Dreams of Books

It’s been two nights going with dreams of the same vein.

Both dreams were in separate places, both had separate casts, and both seemed to have different threads, but the core value was the same.

Both were about books.

I won’t go stand up on my usual soapbox to talk about how awesome reading is. I think you’ve got enough of that. So, instead, I’ll just get to the point: both dreams were about rescuing books.

In the first dream, I was headed home from Massachusetts, visiting friends. I’m not the religious sort, but I’d stopped in to a church, probably to ask directions or beg the use of a restroom. I got in, no problem, no one stopped me, and on my way through, I came across a filing cabinet, and atop it sat the ill-fated and oft-maligned box set of TSR’s ‘Spelljammer.’

Now, I’ve no particular love of Advanced Dungeons and Dragons. It’s a lackluster system in my personal opinion. But, it had some remarkable worlds that went outside of the ‘wizard in the tall tower’ genre. In particular, Planescapes, Ravenloft, Dark Sun, and even the epic flop that was Spelljammer all caught my eye at various points. And, of all places to find Spelljammer, there it was, casually resting on a filing cabinet in a church.

And, to think my first thought was to steal it. Right inside the church full of nice, pious folks who had let me come inside without a care.

I immediately chastised myself. Stealing inside a church. I may not have a lot of real warm fuzzy feelings about church looking back on things, but stealing from one was a page too far in the book of hypocrisy. Of course I wouldn’t steal from a church.

Then I saw the room beyond the filing cabinet. It was full of books the church had collected for ‘safe keeping’. And by that, I mean to use as examples in their sermons of icons of wickedness. Possibly to burn. Mostly to keep them out of the hands of good, god-fearing kids who might otherwise discover them in local heathen bookstores.

Then, I knew I  had to steal them. Books being kept away from hands to read them doesn’t sit well with me. Books want to be read. And banning a book just makes me want to read it all the more. In my waking hours I have little patience for bible-thumping folks who mistake creativity and wonder for idolatry or devil worshipping.

The problem was that I was arriving just as the congregation was gathering, and in the end I had to leave the church – too many churchgoers had shown by the time I realized what had to be done. I remember standing in the parking lot of the church as the dream unravelled, furiously trying to think of a way to bust out those books. But a solution never came. And I came to in my bedroom, feeling like I had failed.

It bothered me all Saturday. I had let those crazy people hoard those books, keeping them from the people who needed them. Books they thought led to devil-worship. Books they thought would corrupt the young somehow. I was upset by a fictional, personal failure. That’s the weird thing about dreams – it seems odd and upsetting to betray them, intangible though they may be.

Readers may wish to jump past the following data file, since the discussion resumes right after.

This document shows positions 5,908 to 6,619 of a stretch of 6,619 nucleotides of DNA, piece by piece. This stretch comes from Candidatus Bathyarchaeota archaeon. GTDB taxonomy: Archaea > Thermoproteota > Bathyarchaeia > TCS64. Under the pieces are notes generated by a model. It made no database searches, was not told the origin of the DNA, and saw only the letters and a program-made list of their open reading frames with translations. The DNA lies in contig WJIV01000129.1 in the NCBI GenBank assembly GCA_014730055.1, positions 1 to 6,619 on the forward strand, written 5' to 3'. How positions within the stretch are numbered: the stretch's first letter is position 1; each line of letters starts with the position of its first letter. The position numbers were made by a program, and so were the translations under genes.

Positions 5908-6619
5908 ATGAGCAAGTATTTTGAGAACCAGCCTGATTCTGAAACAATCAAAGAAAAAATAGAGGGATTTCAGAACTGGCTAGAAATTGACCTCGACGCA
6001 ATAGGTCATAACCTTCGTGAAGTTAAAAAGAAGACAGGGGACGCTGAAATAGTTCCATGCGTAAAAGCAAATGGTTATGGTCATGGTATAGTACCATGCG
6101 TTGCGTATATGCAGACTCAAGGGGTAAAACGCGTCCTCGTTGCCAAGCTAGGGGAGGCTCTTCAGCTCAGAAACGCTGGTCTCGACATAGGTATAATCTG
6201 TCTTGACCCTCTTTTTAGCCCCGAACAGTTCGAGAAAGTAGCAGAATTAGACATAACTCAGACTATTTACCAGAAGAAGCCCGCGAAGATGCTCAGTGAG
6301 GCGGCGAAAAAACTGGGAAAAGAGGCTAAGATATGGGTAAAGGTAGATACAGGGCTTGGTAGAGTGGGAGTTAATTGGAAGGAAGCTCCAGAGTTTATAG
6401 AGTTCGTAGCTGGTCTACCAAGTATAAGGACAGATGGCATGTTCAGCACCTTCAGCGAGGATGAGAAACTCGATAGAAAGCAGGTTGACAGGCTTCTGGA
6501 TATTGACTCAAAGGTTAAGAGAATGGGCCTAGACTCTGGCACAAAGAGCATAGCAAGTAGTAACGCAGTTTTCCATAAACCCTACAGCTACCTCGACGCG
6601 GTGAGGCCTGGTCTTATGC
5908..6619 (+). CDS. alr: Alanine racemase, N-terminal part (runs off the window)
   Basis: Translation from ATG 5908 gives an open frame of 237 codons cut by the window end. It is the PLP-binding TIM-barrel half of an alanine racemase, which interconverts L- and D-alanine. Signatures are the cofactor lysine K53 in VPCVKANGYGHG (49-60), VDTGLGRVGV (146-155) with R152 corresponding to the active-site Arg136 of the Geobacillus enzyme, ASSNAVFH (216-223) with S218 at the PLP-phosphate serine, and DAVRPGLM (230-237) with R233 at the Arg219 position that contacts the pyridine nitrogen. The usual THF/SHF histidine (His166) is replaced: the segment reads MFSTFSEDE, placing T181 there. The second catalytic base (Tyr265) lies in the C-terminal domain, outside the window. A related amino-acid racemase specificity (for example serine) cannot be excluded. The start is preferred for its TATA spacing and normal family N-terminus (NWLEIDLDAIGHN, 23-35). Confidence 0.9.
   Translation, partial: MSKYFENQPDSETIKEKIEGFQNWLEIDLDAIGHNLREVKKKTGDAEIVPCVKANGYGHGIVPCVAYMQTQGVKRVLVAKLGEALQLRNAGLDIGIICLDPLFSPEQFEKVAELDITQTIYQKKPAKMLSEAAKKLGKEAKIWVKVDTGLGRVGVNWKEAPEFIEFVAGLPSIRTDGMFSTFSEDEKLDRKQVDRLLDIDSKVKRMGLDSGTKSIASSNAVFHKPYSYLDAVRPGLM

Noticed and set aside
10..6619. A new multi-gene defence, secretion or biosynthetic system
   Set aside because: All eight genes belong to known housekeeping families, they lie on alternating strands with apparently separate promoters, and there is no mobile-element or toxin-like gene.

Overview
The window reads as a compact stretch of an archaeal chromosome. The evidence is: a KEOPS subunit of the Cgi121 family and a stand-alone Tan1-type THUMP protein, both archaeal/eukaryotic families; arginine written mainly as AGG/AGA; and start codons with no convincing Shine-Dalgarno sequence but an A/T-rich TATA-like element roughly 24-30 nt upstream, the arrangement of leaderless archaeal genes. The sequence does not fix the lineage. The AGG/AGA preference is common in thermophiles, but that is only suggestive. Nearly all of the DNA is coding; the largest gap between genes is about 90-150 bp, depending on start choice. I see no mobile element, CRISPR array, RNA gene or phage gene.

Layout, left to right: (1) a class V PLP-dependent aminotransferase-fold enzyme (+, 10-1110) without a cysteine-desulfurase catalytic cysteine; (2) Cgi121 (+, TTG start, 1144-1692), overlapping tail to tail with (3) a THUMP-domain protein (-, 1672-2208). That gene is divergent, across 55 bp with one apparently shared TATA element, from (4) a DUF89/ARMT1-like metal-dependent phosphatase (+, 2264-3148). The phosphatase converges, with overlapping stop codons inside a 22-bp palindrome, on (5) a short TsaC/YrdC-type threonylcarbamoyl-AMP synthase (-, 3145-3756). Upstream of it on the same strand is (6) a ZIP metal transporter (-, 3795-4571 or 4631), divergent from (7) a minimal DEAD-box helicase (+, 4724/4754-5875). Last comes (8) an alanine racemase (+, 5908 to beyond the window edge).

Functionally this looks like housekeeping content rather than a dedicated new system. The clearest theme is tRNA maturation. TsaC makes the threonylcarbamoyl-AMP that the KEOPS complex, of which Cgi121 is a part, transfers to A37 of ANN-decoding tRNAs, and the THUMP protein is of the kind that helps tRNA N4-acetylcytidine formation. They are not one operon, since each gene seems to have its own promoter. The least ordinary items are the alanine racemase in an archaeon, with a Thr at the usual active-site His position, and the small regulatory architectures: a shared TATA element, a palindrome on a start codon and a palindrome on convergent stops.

Then came the second night.

I was in un-Philadelphia. Oh, it was Philadelphia alright. I knew it in the way you do in your dream bones when you’re in those dreams – but it was too different, altered. There was an old university district lined up next to a disused canal, and it was filled with old crumbling buildings. It was somehow to the east beyond the Delaware, as if Philadelphia had somehow spilled over the river in Manifest Destiny gone terribly wrong, forcing itself into Camden and planting it’s flag. In this district, myself and a group of others found ourselves urban exploring, creeping into and out of dead end streets with condemned properties. As we wended our way through these places, we found small communal places. And in these places we found shelf upon shelf of books. Most were old and moldering, barely held together. But, as we searched, I found old roleplaying books from my youth between decaying encyclopedias and Chilton manuals. I remember picking up an armful of Exalted splatbooks and thinking ‘Shannon will want these. I can’t leave them here.’ Somehow, I knew that the people who’d seeded these books were long gone and that the books were homeless now. It would be a shame to leave them there – though I’ll admit I took a thief’s pleasure in knowing that some of these books would be mine.

Then the bad people came. You could tell they were bad people by the weapons they carried. Bats and boards studded with rusty nails and lengths of barbed wire. They chased and hunted us through the districts, and to make good on escape we were forced to shed some of the books to lighten our load. I managed to keep a clutch of them this time, safely tucked under my arm while we made our escape into better parts of town.

The dreams reflect a part of me I suppose – I’m a librarian of sorts (an intensely disorganized one) as I’ve discovered. My books are my chosen wards; some I ‘rescue’ for posterity, others I acquire for my own edification and personal advancement, and some simply because they seem like friends in a curious, inanimate way. And when it is their time, I let them go freely to the folks who need them. After all, books are meant to be read and shared (no matter what DRM  policies say), that’s a part of what make physical books wonderful.

I wonder if perhaps I will sleep tonight and dream again of strange library adventures. I wonder what books I shall save, and who will read them, and to whom I might pass them on to.

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